The Oktober People – S/T

The eponymous debut album from The Oktober People owes quite a debt to The Verve’s A Storm in Heaven, if you ask me. The guitar chords – echoing and reverbed and spacey – imbue the sound with the same kind of grand moments you heard from Nick McCabe back then. The big-sound passages trade time with gentle, sad, and melodic moments, in a mode that has become pretty familiar over the past decade. As a fan of this kind of music, I knew I’d like The Oktober People within a couple of minutes of putting the CD into the player.

It’s easy for a band to fall into a well-known formula when it’s putting its songs together. And The Oktober People certainly do like their whisper-to-a-scream dynamics (instrumental screams, though – never vocal screaming). It’s not surprising to hear comparisons to Mogwai, for just this reason. Like Mogwai’s CODY in another way, The Oktober People capture a sense of loneliness and alienation in their down moments. The vocals come often in whispers. The lyrics express regret, disappointment, and failure.

“Well I’m shooting the shit with projector enthusiasts / Watching old films of the west,” a line from “Projector Enthusiasts,” sounds exactly like something from Modest Mouse. It’s not just the words themselves (hanging with the uncool, passing/wasting time), but the manner in which they’re delivered. Of course, they’re preceded by other self-critical lines that smack of Building Something Out of Nothing: “All the kids on the block / They tell me I’m dumb / Because I don’t know which way to walk / Maybe it’s just / The fact that I’m a simple / A broken-up red piece of chalk.” After a while, the song veers into another space-borne rave-up that characterizes much of this material. It’s the proverbial catharsis after the confession, the release that gets helps the pain go away.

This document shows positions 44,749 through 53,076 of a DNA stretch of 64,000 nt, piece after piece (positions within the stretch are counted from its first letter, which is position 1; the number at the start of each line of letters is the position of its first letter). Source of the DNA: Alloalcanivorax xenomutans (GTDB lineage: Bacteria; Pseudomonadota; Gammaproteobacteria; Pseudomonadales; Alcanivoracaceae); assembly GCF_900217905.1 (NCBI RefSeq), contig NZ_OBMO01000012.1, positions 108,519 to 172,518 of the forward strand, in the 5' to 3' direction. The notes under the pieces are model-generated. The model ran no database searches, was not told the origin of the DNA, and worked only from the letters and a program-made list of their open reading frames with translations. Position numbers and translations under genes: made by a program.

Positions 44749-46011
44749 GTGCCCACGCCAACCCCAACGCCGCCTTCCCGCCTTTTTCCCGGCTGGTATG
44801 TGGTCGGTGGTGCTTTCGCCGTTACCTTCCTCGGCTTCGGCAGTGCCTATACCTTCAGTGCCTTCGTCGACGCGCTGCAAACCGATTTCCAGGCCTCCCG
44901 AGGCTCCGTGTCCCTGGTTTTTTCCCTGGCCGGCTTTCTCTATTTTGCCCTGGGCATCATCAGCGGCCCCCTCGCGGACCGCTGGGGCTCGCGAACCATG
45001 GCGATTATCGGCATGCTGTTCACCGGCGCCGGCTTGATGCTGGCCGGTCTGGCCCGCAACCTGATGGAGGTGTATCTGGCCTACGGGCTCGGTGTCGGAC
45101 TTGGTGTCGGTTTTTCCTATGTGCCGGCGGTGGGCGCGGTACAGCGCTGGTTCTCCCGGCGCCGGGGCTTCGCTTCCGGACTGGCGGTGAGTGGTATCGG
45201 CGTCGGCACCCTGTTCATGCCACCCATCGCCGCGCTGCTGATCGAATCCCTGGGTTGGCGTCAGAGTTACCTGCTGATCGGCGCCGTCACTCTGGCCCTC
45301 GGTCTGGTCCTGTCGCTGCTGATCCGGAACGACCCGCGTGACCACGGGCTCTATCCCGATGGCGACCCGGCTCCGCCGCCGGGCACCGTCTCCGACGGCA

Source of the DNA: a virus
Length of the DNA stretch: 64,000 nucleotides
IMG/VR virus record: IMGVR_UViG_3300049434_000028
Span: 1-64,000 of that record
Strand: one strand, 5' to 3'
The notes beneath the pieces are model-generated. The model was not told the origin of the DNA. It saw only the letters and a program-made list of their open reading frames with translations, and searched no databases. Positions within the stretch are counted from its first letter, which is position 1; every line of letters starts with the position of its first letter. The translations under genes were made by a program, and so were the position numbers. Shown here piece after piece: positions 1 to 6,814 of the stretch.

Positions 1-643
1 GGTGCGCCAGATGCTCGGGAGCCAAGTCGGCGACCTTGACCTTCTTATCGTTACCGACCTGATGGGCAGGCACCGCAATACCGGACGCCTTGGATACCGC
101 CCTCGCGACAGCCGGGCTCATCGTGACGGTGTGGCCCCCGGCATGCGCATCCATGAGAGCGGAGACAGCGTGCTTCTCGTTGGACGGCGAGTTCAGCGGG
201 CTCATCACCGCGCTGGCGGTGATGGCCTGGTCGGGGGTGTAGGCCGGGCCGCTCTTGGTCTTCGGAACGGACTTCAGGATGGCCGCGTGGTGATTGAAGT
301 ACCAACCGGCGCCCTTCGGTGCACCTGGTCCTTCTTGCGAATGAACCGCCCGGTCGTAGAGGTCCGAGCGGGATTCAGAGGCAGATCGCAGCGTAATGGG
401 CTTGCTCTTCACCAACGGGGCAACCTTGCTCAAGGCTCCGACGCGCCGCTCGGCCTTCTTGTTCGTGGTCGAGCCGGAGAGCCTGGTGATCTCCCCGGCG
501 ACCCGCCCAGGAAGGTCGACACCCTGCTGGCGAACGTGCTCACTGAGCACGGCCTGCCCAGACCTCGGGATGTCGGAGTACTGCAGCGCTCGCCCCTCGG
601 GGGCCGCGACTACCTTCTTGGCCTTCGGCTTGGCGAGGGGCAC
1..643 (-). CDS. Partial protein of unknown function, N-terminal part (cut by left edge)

“Anger Before Pleasure,” an instrumental track whose title reflects this idea of cathartic release, begins slowly and sparsely. The mood is established by the long-held (e-bowed?) guitar notes in the background and the melancholy second guitar. After a while the drums come in, and by the midway point the band is pushing itself to be louder and more strident. It never breaks away completely, though, and in terms of intensity it never reaches that of “The Sky is Falling” or “The Jupiter Influence” or “The Roosevelt Incident,” where the band shows you its teeth.

Some of these songs take a long time to unfold, and some of the tracks end up a little too similar to one another. “Cheap Hotel on the Side of the Road,” at 7:50, is actually two songs. After working itself up in a lather, it grows quiet, allowing the drums to kick in – doing a beat that has little or no connection to what’s come before in the song. The lyrics tell of someone lost in thought at a diner. In fact, it’s this song that contains some of the saddest lines on the CD: “I’m always thinking every day / Should I leave or maybe I should stay / But she don’t care either way / so I guess I’ll lay back / And think of things I never had / A normal life and a mom and dad who say / ‘Everything’s OK’.” It reads trite, but in the song it’s actually quite affecting. It hits you in the same way as “Hey Goodbye” from the Macha Loved Bedhead album.

I hope The Oktober People can hold on longer than Bedhead did, and I hope we don’t need some other band to record their unrealized ideas. A first step might be for this album to land on the desk of an A&R person at a record label, so get the word out.